Book Review: Power and politics meet a horror icon in Raymond A. Villareal’s inventive and chilling debut: A People’s History of the Vampire Uprising

In the very near future, a virus dubbed NOBI stalks the population. Those infected with it become something more than human, and designate themselves Gloamings. Attractive, powerful, and exciting, these modern day vampires have thousands clamouring to be like them. But a few see them as they really are, bloodthirsty and dangerous, and as Gloaming influence over the world increases, they begin a futile fight to halt the spread of the virus. But how can you stop something that has infiltrated the highest levels of politics and business? And, even worse, how can you stop something that people choose to catch?... Read More | Share it now!

Book Review: Jennifer Palmieri’s Dear Madam President is a little book about some complex gender problems

Beyoncé may have sung about girls running the world but Jennifer Palmieri considered this a certainty until it was wrenched away in 2016. Palmieri was the communications director and advisor to Hillary Rodham Clinton in the presidential campaign that saw the advent of President Trump. Dear Madam President is a short book that chronicles this story and gives advice about some possible ways forward. It is ultimately a rather sound volume but it could have been improved by being longer and tackling certain subjects in a more in-depth way.... Read More | Share it now!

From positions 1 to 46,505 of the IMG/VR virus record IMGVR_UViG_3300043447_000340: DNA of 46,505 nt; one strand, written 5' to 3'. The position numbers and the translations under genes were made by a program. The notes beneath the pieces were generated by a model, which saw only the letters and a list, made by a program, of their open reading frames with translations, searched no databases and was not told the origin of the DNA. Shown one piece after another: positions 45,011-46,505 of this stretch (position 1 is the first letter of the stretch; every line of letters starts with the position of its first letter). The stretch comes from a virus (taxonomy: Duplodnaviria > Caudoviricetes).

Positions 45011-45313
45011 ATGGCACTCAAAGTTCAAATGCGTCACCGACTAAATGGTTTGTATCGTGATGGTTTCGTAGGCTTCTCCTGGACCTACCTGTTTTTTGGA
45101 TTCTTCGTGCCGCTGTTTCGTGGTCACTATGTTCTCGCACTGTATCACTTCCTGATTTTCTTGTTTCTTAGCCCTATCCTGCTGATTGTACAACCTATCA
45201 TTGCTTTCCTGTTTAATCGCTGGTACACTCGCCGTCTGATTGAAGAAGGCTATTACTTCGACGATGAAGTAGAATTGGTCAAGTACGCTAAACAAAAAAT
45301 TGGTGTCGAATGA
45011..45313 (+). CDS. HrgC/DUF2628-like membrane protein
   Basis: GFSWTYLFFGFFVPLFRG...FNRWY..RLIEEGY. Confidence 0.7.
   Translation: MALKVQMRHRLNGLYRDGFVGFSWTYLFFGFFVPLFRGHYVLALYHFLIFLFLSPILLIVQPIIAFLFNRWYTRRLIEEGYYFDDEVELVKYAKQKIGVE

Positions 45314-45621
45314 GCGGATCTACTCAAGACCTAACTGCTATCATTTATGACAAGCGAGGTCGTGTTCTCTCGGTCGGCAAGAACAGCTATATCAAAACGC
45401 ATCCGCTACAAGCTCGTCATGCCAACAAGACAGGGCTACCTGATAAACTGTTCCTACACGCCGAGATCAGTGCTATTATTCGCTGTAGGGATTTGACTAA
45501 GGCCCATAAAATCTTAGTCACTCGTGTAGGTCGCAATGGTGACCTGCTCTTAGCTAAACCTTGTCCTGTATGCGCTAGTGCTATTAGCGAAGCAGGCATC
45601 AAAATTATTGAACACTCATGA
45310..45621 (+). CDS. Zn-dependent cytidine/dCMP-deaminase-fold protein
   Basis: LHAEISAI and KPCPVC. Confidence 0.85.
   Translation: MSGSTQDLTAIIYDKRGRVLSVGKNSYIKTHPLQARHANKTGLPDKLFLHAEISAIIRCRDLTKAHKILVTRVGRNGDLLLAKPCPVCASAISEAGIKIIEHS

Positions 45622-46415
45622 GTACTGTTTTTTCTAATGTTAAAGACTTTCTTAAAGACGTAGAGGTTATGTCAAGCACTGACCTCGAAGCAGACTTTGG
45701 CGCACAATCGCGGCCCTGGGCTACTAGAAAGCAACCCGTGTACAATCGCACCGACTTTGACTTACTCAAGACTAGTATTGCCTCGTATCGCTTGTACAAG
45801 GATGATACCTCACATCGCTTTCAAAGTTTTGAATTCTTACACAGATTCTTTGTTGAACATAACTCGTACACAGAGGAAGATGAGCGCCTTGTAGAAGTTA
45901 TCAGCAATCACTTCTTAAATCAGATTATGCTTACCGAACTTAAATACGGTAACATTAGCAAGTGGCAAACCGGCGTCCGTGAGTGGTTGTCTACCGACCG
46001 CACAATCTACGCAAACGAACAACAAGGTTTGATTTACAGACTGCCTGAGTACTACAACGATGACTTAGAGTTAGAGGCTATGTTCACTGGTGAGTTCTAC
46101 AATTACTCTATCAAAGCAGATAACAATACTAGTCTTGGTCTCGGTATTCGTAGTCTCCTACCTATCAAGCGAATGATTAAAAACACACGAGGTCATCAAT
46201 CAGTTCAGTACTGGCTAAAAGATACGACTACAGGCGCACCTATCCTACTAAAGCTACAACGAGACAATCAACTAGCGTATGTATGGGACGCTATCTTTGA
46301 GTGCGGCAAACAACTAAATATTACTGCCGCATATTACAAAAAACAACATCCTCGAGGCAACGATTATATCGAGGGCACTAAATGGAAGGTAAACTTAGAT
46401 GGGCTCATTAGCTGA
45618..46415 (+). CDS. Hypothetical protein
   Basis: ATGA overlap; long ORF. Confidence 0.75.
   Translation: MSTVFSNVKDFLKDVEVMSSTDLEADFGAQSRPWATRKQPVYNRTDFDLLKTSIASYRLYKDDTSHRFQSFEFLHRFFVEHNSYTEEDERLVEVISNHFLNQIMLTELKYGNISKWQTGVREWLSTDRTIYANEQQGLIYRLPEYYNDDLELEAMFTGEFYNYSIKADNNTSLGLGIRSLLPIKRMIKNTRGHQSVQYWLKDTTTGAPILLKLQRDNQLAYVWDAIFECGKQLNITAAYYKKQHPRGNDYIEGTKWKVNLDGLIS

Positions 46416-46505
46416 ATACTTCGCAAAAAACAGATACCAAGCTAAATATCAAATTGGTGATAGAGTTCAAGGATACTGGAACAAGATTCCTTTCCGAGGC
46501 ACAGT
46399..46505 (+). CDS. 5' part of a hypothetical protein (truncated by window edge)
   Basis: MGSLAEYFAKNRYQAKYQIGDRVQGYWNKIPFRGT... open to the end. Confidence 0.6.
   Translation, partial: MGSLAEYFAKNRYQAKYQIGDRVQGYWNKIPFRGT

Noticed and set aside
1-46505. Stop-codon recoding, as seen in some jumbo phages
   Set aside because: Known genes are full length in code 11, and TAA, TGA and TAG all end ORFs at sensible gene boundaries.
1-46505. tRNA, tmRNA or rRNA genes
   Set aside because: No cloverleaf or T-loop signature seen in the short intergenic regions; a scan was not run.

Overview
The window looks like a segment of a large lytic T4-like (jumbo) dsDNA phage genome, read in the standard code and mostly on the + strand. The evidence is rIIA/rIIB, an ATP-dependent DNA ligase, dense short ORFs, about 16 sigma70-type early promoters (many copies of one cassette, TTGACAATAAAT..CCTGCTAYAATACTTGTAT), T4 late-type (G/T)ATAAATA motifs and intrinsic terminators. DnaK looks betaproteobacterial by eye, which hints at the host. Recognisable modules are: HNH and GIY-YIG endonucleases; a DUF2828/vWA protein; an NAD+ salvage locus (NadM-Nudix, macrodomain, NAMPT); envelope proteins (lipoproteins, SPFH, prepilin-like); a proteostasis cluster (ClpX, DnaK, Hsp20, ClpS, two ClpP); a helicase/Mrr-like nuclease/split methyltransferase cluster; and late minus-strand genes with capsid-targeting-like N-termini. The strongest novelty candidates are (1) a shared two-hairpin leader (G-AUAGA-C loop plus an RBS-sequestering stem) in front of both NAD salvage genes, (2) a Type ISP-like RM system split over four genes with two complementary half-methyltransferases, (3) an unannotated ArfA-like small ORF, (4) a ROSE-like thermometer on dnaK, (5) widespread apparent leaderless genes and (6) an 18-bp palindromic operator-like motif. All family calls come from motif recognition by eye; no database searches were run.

Five Books You Need To Read This Month: May

Our five titles this month are heavily US-centric, with novels set in Louisiana, California and Virginia. There’s also a weighty piece of Australian historical fiction to get your teeth into as well. We’re also featuring the new book length poem from Native American poet Tommy Pico, who is one of my favourite poets working at the moment.... Read More | Share it now!

Book Review: Åsne Seierstad’s Two Sisters is a compelling blend of investigative journalism and the heart breaking tale of a family torn apart

On October 17th 2013, teenage sisters Ayan and Leila Juma left their Oslo home and headed for Syria. Deeply radicalised and intending to take part in jihad, they had planned the trip in secret for months. But their decision tears the Juma family apart, as parents Sadiq and Sara struggle to come to terms with their loss, while oldest son Ismael begins to question his religion, and how it could drive his sisters into a war zone.... Read More | Share it now!